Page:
5. Coventrycat

    Rolling sculpture; as good looking as a Packard or Lincoln.

  6. irocrob

    Back when a car had style. Wish I would of been born in the 1920s

    • terry

      Uh, you’d be dead now.

      • grant

        Well, maybe.

      • Rolf Staples, Sr


  7. James "Cousin Jim" Mitchell

    At age 46, my grandfather (Orville Anderson Mitchell) bought one of these ’34 Buicks used during World War Two. It was sitting in an old “widow woman’s” garage in downtown Bartlesville, Oklahoma on blocks for the duration of the war-“Granddad” needed to replace his old family car at the time…(A worn-out 1929 Buick sedan.) He drove that ’34 Buick sedan until the late 1950’s, when he and a neighbor (W.D. Coldren) junked it-then cut off the axles. They converted the axles into a 4-wheeled, oilfield pipe trailer, as both Granddad and Mr. Coldren were in the oil business by that time. I was still using that 1934 Buick “tubing trailer” until 1981. Even by the 1980’s, it still had the original Buick stamped steel-spoked wheels-hadn’t even had to replace a wheel bearing!!! It was later stolen off an oil lease in 1997 and unfortunately sold as scrap in a Kansas junk yard…The ’34 Buick car body was in a ditch at Granddad’s farm until 1990…

    • CPD

      That’s crazy! Love that little story. Meanwhile, my grandpap and uncle hauled home a 36 Buick series 60 “Rumble Seat Coupe” back, idk, maybe in the 80’s? (Or is it 1934? I forget now. Been a while since I looked into the car) It had been sitting in the woods, idk how long, so it was pretty much toast. Th engine had been either smashed with a sledgehammer to keep someone from stealing it, or had split from water freezing in it. My pap and uncle cut it in half with a torch, loaded it into the back of his 67 K-10 pickup, brought it to our farm, welded it back together, threw in a 1952 Buick straight 8 engine, put a chunk of plywood down for a floor with a crappy seat bolted to it, and a set of junk tires on er. My uncle would drive it around the fields like a dune buggy for a while, I guess. But, it’s sat in an overhang, behind where we park out hay wagons and bailer since then. The engine turned over as recent as about the late 2000’s, but man is it sketchy. Getting it roadworthy again would probably take tens of thousands of dollars more than it’s worth, just for the “hillbilly” way of doing it, let alone sourcing “correct” parts if it was to be made any way besides a 50’s-60’s spec budget hot rod. Back when my pap was still in good health, (That’s a long story in of itself. Knee replacement gone sideways) we talked about getting a junker Suburban and making a crazy 4×4 contraption out of it, but never did.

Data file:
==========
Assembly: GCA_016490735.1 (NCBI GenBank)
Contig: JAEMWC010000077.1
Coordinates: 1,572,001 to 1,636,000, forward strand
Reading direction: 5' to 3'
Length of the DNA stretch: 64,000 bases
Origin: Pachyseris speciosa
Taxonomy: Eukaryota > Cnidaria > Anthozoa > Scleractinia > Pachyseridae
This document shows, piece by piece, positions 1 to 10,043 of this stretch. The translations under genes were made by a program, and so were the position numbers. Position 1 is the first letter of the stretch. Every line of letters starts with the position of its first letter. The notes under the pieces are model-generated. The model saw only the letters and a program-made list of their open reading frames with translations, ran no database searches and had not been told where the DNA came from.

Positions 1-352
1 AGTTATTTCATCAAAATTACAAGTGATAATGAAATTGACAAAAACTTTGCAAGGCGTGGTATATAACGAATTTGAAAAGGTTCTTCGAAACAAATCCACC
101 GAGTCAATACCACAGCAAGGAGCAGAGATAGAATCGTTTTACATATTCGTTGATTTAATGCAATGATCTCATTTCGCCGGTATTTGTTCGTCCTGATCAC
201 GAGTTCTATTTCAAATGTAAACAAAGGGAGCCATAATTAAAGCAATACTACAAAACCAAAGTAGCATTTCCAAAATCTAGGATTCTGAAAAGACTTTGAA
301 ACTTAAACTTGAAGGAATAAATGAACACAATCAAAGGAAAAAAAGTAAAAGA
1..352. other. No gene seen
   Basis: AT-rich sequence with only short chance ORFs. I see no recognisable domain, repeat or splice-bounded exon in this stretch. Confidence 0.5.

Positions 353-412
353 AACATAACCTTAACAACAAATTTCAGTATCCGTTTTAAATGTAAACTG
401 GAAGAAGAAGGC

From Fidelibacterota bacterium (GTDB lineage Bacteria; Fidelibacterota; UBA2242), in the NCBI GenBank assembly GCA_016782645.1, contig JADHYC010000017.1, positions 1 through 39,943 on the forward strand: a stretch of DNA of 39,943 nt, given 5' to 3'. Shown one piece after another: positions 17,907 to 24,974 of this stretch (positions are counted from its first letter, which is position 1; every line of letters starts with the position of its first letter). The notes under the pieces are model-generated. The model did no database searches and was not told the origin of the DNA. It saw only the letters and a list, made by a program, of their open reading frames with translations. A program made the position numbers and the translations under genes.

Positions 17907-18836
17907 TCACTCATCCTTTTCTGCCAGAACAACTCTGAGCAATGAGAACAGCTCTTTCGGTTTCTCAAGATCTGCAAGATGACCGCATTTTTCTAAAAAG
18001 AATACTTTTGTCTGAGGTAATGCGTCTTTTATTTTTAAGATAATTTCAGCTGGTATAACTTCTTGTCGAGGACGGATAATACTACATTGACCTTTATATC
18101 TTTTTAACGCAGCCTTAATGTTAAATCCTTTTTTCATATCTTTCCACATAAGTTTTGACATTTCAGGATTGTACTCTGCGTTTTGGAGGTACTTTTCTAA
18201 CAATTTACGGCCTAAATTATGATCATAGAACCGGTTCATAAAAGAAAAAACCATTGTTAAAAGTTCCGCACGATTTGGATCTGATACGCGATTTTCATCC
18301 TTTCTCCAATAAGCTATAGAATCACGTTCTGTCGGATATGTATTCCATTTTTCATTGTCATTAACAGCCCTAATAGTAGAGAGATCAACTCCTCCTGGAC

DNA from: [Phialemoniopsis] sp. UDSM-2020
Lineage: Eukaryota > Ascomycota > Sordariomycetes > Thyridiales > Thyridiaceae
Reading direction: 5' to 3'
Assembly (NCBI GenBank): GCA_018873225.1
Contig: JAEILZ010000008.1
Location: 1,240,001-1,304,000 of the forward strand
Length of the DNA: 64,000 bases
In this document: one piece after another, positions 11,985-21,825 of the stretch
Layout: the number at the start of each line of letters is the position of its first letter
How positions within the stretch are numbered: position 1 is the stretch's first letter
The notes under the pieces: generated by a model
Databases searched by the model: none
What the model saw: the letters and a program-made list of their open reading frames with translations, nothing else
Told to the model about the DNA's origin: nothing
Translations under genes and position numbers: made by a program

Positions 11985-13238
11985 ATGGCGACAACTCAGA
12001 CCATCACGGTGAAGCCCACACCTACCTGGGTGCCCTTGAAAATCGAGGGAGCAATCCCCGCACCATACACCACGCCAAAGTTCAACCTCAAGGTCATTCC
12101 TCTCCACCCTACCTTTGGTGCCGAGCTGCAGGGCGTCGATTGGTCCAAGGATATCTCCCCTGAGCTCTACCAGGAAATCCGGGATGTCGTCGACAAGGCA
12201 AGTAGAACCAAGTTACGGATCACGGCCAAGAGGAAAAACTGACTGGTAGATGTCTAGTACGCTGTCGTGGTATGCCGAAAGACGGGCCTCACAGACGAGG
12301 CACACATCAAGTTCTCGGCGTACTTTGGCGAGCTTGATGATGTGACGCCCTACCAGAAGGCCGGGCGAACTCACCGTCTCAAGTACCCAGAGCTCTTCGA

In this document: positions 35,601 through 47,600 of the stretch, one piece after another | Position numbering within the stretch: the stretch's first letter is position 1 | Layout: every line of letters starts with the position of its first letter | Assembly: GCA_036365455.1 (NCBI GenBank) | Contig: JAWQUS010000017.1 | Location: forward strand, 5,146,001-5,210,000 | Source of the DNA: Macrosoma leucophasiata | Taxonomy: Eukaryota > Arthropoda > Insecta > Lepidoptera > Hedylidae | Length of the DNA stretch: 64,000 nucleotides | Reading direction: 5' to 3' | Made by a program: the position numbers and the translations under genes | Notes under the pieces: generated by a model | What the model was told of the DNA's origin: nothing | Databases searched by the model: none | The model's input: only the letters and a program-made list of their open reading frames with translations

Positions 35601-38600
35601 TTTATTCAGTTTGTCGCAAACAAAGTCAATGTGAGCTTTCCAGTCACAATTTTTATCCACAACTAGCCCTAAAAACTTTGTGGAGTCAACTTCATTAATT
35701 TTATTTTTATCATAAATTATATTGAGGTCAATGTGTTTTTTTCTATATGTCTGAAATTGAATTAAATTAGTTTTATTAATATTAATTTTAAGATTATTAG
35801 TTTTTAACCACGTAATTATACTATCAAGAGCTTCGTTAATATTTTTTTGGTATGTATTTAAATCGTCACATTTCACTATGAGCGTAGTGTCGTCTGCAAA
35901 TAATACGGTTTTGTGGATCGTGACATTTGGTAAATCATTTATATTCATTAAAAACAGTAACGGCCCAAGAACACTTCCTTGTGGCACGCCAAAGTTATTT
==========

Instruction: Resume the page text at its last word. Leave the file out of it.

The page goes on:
• James "Cousin Jim" Mitchell

        I like hearing these “growing up” stories! I used to do the same thing. How many 1940’s-60’s pickups and cars my friends and I cut down into “farm buggies” or simply smashed up in redneck “demolition derbys” out in a plowed field I can’t count….Would never do that now-LOL! As teenagers, we took it for granted we could always buy those trucks and cars around our county for 50 to 100 bucks each! WHAT were we thinking?!?!?!

        Like 1
  8. Gary

    I love the 8 spark plugs all lined up in a pretty row in the engine picture. It gives the engine compartment a very “all business, no gov’t regulation” look to it.

  9. John E. Ropelewski

    I don’t think the brakes are hydraulic, but rather vacuum assisted which were kind of touchy. I may be wrong but I don’t think that hydraulics were offered on some GM cars until 1935.

  10. Duaney

    As an owner of one for many years, some information. Brakes are all mechanical, and power assisted. Even the smaller 50 series had the mechanical, power assisted brakes. 1934 was a very bad year for Buick, so the 1935’s were a repeat of the 34’s. GM considered ending Buick at the time. The fabric roof and wood body construction continued for 1935.

  11. charlie Member

    I read an article about an owner who, maybe five years ago, would drive his ’34 at 75mph to 80 mph all day, except he did worry about overheating the (new) bias type tires. Now maybe it was a bigger series Buick but they were great road cars.

  12. Pete

    That is a beautiful car, I don’t care who are or where ya from. One of these or a Packard would be awesome to own and drive.